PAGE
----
Dreaming of changing your life? Try these 4 things before taking the leap

Woman smiling in a printed top
Gail Muller shares her advice for changing your life

We all have times when we dream of switching up our lives and starting afresh. Whether we're stuck in a rut personally, unchallenged at work or feel a general sense of dissatisfaction, it's normal to daydream about making a big change.

There are often things that hold us back from taking a leap, though, and life coach Gail Muller spoke to HELLO! exclusively about how to feel confident in switching up your life.

"I’ve learned a lot about hope, resilience and motivation – three things which can help you as you make a switch, whether you want to change your career, take that trip of a lifetime or learn that skill you’ve always dreamed of," says Gail, 41.

woman smiling against a stone wall
Gail says take time to work out what you want

Read on for Gail's ultimate advice for deciding if it's time to make a change in your life.

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1. Tuning out the noise

I often meet clients who feel dissatisfied and want to make a switch – but they are unsure when or how to do this - I spoke about this with Gee Footitt recently on The Switch, a podcast for career-changers by St James’s Place Financial Adviser Academy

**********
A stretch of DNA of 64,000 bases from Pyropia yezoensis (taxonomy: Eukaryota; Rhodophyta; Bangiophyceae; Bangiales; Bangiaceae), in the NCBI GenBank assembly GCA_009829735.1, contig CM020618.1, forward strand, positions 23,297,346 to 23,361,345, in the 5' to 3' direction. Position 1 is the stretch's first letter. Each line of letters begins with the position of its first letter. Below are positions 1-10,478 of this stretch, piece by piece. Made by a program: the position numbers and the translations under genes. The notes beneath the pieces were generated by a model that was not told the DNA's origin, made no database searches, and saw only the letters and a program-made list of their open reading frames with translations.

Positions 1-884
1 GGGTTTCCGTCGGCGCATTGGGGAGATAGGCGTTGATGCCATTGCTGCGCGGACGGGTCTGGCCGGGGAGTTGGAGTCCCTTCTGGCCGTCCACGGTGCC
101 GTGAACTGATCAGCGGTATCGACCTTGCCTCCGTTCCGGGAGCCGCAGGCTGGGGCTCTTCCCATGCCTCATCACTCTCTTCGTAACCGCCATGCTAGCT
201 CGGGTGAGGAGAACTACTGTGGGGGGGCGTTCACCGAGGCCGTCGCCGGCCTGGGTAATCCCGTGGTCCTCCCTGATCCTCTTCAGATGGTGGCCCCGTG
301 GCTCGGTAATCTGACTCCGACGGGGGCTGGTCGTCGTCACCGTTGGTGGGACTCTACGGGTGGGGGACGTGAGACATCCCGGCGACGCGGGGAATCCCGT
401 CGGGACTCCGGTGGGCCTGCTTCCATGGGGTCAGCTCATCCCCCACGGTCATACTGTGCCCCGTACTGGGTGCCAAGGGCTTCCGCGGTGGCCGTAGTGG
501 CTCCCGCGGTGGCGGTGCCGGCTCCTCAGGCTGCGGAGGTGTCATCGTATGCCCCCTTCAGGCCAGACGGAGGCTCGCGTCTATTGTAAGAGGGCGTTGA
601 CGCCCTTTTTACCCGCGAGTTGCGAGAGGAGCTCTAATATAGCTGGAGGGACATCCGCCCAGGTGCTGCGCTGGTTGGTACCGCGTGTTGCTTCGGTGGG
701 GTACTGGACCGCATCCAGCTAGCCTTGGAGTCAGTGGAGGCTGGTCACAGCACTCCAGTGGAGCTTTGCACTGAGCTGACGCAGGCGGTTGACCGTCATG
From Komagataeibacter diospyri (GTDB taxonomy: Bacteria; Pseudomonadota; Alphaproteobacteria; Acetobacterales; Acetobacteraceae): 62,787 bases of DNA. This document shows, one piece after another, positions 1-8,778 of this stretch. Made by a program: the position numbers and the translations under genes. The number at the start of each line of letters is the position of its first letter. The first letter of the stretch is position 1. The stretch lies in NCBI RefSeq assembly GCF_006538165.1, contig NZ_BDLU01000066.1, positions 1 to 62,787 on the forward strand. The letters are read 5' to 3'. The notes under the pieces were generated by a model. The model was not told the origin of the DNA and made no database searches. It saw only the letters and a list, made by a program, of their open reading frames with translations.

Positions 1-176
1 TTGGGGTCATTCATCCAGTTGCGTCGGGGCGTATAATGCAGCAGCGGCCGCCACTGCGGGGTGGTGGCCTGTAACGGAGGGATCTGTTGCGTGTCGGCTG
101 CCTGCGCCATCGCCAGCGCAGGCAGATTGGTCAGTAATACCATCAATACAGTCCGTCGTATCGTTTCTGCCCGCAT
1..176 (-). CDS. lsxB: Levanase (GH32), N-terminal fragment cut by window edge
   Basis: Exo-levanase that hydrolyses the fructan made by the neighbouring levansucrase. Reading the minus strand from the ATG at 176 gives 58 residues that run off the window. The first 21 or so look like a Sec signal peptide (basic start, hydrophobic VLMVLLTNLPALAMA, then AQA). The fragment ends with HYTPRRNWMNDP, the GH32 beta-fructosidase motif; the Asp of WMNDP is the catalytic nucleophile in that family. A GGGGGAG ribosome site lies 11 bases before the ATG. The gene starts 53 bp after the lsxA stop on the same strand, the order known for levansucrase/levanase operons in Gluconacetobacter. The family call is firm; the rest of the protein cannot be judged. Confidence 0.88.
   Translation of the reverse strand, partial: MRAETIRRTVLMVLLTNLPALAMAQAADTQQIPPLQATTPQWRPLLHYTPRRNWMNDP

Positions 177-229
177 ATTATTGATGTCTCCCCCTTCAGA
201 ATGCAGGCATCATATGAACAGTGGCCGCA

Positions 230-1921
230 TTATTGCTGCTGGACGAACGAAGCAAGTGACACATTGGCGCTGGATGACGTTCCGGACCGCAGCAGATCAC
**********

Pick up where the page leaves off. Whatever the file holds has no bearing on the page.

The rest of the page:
The first step is to ask yourself what you really want from life - what brings you sparkle, or that tickle in your tummy? What do you daydream about?

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Changing your life can be hugely positive

Within those thoughts and feelings are the nuggets of what brings you great joy and aligns with your purpose. You can find these nuggets and then pull them gently to the forefront and build a new life around them.

I believe we all know deep down what brings us real pleasure, but we live in a noisy world. The right path forward is always available because it’s already inside of you, but it’s often obscured by the ‘busywork’ of life: what everybody else wants you to do, by who people think you are and by who you have been conditioned to think you are.

READ: How to overcome your fear of the future according to a psychotherapist

2. Train your inner voice

People often write off making life changes before they have even started. They have a strong negative inner voice in their head telling them they can’t, and they give up before they’ve even tried.

Your inner voice can often be more negative than positive. It's there to keep you safe, but it is often loud and shouty and can wear your spirit down more than cheer you on. Its intention is good, but it often goes overboard.

A helpful thing to do is to remind yourself of all the things that you’re good at. Take a moment to write affirmations – they can be brief, with phrases such as, ‘I am kind’ or ‘I am a good egg’ with short, specific examples to make the affirmation concrete.  Remembering how you put goodness into the world will help you to see more goodness in the world, and soon you’re in an upward spiral.

READ: The one piece of advice that completely transformed my life

3. Take micro-leaps forward

When it comes to making a switch in life, women in particular can be anxious about genuine, concrete matters such as being able to pay the bills, pay rent, or take care of family. These reasons are absolutely valid, but there are still opportunities to take what I call micro-leaps forward around life’s responsibilities.